Supporting Children in Grief: Middles and Tweens

How to support children 9 to 12 years of age who are grieving.

We hear a lot from folks about how they don’t know what to say or do for kids and teens when someone has died. Many folks are also unsure if a child is grieving “right.” Check out the tips below that can help you gain a better understanding of what grief looks like for children 9 to 12 years of age, what you can say to them to help, and how their grief looks different than an adult’s.

Common Grief Reactions

  • This may be a more socially sensitive time
  • The youth may need to understand their new identity without the person who died
  • Their desire for more independence and control will be reflected in their grief
  • Isolation may be a grief reaction at this age
  • A fantasy that one could be with the person who died again is a common and normal grief reaction that does not necessarily mean your child wishes to die
  • This age group will be impacted by their grieving caregivers; this is ok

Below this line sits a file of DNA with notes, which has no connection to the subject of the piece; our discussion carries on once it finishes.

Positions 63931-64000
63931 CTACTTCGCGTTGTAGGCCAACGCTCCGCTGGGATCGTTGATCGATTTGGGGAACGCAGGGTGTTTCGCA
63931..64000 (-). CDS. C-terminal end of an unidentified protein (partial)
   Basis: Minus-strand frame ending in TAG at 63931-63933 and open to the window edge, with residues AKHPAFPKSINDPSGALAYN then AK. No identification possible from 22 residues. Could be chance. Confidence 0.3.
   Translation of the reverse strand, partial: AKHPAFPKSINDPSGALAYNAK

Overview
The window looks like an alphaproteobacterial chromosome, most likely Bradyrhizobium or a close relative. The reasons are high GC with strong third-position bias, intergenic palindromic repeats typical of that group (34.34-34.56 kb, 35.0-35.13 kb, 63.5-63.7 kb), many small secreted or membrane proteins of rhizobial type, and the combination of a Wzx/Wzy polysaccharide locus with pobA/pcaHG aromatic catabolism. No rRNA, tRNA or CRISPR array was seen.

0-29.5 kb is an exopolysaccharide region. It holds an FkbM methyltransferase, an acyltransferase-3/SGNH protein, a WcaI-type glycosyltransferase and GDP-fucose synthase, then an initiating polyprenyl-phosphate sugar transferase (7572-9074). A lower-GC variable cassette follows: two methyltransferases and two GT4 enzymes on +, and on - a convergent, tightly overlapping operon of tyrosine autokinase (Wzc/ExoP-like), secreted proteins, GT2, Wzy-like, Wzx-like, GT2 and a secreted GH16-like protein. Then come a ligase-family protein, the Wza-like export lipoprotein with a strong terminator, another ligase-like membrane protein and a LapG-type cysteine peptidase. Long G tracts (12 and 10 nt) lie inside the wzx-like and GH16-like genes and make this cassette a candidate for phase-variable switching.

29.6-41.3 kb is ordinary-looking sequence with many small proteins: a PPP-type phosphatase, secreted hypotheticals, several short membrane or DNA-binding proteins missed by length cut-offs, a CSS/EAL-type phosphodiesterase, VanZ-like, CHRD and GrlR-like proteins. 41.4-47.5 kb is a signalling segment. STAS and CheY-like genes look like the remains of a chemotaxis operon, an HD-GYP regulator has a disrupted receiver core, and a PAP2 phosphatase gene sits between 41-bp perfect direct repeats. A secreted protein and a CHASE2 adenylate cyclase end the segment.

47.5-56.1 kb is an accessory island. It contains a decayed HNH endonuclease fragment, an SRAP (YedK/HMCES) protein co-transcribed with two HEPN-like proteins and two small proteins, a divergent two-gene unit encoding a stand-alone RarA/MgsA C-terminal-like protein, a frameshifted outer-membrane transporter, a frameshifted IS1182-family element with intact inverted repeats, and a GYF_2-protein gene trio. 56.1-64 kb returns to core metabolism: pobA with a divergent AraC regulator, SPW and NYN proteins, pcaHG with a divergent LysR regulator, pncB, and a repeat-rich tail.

Appropriate ways to speak with your child

  • Name whatever emotions they’re having without judgment
  • Behavior IS communication for you and your child
  • Use clear and simple language
  • It’s okay if you don’t always have the answer


  • Honest discussion of feelings/journaling feelings
  • Plan together ways to honor the memory of their loved one
  • Create a memory box/book/poster
  • Write a letter to the person who died
  • Celebrate their loved one by eating a food that they liked, listening to music that they enjoyed, or doing an activity they liked, together

Things to Remember

  • Children’s grief is based on one’s culture, religion, and race
  • Maintain a level of curiosity with your child’s experience in grief
  • There are no set stages; grief doesn’t happen in any special order
  • Grief and grieving changes over time
  • Reach out to a professional if you or your child needs support
Share Our Guide

Get the guide on understanding of what grief looks like, what you can say to a child to help, and how a child’s grief looks different than an adult’s.

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